Question, by leave, withdrawn.

Mr. Butcher had given notice to move the following new Clause:— During the continuance of the War no duty of Income Tax shall be levied or payable out of the pay of any officer serving in the Naval or Military Forces of the Crown.

I have a new Clause on the Paper which is distinct from the Clause which has just been disposed of, and which deals with a subject which has not been discussed.


It is distinct from what has been already decided, but it ought to have come on Clause 12.


We discussed already as to charging a man on his income and not upon his income according to certain averages, and we discussed also charging an officer upon his whole income—that is, his pay and any private income he has. But I do submit that we have not discussed the question which is raised by my new Clause, namely, that an officer ought not to be charged Income Tax on his pay. I would therefore respectfully ask to be allowed to put that question before the Government in order that they may give their views on it.


On the point of Order. The hon. Member for Oldham (Mr. Denniss) had a discussion on an Amendment, and the Noble Lord the Member for Oxford University (Lord H. Cecil) suggested to the Attorney-General an alternative method to that proposed by the hon. Member, in order to relieve soldiers and officers from paying Income Tax, and it was on that particular suggestion of the Noble Lord that my right hon. Friend suggested that the better way to do it would be to increase the pay of the lower ranks of the officers concerned, and, as the Prime Minister has stated, the Government propose to announce a scheme for such increase.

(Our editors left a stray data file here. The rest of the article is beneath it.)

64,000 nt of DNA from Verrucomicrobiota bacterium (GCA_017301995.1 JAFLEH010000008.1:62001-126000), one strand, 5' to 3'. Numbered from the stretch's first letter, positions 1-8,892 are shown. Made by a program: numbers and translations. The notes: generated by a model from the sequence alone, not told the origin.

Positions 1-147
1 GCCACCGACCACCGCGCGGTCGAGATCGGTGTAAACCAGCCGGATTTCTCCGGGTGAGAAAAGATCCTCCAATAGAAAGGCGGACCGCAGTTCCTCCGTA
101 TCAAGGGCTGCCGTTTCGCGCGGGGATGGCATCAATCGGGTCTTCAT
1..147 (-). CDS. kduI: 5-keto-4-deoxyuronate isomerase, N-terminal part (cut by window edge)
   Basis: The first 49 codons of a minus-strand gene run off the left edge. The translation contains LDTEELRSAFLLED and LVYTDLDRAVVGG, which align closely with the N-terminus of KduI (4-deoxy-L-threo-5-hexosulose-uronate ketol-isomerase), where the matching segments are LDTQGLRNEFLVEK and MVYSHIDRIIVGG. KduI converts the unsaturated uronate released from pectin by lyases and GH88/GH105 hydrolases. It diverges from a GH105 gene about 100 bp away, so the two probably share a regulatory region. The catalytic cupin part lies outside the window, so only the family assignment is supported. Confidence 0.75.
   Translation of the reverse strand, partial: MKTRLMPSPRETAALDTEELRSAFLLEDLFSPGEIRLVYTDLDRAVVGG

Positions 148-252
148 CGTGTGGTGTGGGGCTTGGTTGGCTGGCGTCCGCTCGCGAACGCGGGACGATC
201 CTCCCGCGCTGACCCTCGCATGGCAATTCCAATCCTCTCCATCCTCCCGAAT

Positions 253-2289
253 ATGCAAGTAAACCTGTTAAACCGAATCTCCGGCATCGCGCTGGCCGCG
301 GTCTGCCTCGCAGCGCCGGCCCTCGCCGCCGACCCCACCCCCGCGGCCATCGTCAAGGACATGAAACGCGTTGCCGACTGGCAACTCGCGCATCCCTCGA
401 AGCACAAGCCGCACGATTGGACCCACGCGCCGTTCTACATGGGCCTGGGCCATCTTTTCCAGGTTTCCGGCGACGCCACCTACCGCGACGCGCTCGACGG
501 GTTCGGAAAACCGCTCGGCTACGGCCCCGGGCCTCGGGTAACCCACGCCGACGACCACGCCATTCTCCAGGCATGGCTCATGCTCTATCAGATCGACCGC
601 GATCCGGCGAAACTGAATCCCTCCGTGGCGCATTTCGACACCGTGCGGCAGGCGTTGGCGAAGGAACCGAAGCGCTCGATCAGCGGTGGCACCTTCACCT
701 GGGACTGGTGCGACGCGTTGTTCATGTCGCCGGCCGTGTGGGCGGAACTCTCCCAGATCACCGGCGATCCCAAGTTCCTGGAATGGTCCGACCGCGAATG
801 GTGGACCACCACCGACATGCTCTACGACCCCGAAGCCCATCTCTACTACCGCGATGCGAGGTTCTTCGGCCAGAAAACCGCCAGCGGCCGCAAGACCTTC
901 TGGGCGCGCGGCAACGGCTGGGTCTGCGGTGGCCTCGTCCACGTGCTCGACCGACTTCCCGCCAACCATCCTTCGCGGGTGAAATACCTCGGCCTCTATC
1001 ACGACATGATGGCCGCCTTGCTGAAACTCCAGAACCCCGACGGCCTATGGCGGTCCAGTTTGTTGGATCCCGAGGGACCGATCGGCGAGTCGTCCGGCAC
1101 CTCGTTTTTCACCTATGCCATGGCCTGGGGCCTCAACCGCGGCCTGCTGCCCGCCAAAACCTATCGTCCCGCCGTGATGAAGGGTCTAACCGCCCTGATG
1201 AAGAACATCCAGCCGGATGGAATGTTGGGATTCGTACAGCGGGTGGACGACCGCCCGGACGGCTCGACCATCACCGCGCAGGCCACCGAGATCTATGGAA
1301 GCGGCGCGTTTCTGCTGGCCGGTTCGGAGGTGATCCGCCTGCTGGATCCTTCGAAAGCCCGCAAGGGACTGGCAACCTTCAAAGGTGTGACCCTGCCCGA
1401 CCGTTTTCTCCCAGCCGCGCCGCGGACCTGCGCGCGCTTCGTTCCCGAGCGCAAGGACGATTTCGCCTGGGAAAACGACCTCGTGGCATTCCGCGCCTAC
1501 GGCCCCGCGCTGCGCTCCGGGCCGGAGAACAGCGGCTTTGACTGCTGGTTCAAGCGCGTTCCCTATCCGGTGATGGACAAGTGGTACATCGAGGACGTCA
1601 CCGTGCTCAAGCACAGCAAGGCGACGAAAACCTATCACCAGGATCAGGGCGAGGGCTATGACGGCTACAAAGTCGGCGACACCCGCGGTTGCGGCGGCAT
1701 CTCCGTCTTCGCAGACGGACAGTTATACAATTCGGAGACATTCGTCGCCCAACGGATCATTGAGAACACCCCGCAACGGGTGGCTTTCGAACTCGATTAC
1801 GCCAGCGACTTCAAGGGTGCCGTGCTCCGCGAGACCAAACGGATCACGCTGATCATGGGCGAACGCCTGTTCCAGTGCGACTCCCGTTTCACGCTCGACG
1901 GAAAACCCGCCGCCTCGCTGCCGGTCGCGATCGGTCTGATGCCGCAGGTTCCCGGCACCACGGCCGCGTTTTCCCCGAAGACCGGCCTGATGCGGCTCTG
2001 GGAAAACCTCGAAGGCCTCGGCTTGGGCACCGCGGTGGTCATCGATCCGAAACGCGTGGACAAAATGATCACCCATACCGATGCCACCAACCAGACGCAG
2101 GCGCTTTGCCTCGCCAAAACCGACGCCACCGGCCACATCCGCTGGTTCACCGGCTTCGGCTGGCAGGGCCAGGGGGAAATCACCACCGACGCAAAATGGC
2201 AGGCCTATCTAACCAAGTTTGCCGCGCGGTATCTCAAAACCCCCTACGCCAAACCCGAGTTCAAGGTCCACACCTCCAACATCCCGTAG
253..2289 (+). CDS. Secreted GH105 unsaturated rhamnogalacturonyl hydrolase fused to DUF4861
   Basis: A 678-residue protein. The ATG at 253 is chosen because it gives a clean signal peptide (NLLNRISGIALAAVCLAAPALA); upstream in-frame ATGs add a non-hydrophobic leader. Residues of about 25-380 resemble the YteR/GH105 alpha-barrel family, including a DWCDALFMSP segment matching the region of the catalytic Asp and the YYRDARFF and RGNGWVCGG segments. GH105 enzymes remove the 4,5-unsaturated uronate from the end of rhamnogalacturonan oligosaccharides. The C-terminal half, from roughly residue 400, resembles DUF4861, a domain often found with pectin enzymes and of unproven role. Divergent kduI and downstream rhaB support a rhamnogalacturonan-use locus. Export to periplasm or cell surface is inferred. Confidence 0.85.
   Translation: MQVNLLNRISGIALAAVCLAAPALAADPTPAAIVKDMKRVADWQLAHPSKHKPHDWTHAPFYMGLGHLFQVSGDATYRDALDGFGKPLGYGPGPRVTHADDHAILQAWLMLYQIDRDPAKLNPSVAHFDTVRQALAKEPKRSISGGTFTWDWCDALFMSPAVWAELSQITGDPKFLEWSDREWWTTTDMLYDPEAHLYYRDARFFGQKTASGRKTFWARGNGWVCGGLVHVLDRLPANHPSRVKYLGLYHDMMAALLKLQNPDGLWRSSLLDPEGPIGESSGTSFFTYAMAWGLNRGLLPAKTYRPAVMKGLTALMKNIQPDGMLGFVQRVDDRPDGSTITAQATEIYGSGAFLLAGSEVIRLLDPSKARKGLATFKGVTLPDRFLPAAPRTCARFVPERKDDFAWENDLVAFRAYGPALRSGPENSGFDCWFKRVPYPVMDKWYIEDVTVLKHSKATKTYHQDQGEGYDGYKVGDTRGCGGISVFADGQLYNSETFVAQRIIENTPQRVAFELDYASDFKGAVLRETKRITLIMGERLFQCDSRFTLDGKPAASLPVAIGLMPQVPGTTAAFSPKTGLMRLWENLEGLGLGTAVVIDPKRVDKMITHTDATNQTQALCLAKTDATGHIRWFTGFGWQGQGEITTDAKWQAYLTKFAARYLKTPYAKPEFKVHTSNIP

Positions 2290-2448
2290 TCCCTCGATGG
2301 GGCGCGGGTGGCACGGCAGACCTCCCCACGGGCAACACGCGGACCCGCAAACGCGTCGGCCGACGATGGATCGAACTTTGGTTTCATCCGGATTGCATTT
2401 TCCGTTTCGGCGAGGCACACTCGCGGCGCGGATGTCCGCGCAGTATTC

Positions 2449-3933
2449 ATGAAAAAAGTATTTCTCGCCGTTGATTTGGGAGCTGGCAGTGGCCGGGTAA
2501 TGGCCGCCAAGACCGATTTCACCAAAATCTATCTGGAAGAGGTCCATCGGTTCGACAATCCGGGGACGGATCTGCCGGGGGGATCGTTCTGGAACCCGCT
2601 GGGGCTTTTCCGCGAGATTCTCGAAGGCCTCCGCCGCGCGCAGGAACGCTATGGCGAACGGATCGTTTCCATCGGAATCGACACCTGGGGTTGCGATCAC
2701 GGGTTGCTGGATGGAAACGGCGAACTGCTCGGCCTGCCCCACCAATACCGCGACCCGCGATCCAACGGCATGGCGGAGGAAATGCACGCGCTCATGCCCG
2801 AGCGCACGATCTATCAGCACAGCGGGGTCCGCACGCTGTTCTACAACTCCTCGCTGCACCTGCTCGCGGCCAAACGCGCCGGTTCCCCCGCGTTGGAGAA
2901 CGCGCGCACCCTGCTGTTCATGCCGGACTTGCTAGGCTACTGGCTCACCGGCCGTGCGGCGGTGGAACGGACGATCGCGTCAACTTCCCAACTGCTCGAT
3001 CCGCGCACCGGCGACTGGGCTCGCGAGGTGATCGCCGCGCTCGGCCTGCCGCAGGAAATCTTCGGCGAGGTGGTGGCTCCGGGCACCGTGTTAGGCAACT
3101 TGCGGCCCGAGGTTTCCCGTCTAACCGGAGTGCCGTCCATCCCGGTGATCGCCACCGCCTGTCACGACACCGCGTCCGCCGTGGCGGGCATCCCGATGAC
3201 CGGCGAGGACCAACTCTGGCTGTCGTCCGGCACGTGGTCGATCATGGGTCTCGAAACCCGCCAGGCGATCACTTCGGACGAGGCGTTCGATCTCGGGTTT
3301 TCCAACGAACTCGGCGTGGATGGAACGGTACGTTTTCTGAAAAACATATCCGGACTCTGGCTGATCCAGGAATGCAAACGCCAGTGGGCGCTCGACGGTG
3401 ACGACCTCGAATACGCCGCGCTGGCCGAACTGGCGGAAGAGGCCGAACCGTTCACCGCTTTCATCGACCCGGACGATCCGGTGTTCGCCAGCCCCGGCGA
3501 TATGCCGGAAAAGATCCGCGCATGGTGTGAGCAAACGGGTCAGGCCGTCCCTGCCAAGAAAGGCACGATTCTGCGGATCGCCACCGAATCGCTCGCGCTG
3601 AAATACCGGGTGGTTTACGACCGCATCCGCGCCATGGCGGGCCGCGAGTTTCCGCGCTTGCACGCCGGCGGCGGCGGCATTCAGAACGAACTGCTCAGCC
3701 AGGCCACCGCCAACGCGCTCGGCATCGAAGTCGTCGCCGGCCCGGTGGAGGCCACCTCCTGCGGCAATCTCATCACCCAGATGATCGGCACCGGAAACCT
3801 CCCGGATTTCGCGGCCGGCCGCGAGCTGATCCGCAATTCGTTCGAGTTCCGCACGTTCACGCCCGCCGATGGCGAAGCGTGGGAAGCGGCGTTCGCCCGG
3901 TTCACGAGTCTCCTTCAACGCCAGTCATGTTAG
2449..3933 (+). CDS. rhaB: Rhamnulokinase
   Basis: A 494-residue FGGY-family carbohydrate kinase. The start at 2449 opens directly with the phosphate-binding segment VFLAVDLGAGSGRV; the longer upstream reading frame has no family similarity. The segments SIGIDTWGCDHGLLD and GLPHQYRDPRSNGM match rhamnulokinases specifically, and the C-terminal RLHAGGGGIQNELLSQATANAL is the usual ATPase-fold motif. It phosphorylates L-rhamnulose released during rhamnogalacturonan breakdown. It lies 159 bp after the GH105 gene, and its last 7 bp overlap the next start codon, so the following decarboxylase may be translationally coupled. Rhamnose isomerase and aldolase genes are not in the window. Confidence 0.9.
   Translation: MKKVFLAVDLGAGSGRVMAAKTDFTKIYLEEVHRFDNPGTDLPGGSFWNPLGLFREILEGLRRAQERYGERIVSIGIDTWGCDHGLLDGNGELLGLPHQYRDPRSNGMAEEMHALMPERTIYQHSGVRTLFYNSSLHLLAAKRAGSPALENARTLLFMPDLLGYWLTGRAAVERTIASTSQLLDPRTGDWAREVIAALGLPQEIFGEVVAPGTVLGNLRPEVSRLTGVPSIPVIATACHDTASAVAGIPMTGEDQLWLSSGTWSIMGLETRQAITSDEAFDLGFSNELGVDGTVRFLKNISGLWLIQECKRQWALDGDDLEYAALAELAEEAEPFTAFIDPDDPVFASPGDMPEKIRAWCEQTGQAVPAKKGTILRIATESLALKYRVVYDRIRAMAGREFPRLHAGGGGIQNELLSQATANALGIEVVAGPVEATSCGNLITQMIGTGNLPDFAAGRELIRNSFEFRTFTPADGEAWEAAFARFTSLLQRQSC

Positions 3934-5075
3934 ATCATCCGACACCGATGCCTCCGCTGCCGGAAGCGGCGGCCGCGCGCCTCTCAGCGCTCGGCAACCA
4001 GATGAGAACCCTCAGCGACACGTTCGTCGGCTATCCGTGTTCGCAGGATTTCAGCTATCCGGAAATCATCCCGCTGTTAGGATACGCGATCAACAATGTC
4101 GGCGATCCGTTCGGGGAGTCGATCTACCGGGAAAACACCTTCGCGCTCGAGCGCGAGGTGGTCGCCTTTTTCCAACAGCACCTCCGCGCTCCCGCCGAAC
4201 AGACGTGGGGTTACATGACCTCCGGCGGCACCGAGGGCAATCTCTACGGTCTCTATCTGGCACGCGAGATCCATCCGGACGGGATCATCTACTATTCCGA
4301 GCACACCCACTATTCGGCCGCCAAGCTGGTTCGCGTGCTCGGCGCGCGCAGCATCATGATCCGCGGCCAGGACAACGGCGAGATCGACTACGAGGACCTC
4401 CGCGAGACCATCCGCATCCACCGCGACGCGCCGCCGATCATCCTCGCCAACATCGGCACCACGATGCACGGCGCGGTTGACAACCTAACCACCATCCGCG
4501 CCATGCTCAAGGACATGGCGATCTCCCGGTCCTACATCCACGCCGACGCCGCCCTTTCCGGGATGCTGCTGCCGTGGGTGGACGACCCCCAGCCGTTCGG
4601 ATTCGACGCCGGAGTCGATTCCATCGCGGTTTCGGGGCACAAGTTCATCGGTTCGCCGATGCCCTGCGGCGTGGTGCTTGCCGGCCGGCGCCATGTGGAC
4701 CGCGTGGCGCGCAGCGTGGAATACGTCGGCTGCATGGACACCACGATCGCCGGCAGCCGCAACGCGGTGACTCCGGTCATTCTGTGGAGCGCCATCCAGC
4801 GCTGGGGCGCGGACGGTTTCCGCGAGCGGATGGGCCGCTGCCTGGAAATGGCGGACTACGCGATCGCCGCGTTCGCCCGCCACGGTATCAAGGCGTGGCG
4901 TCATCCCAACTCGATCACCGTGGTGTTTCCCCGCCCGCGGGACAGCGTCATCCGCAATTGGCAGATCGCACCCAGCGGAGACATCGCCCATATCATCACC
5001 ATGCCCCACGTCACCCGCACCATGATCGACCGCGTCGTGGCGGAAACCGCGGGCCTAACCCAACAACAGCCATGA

What was discussed was really irrelevant to the Amendment of my hon. Friend the Member for Oldham. I appeal to the Chairman that I am entitled to move the Clause in order to get the views of the Government.


I have listened to what the hon. and learned Member has said, but I am still of opinion that, so far as the Chair is concerned, whatever the hon. Member's view may be, the subject substantially has been disposed of by the discussion that has already taken place.




I cannot allow the hon. and learned Member to argue with the Chair, but I may add, for the hon. Member's satisfaction, that I had an opportunity of consulting with the Chairman before I took the Chair on the point I have mow decided.


I shall raise it on Report.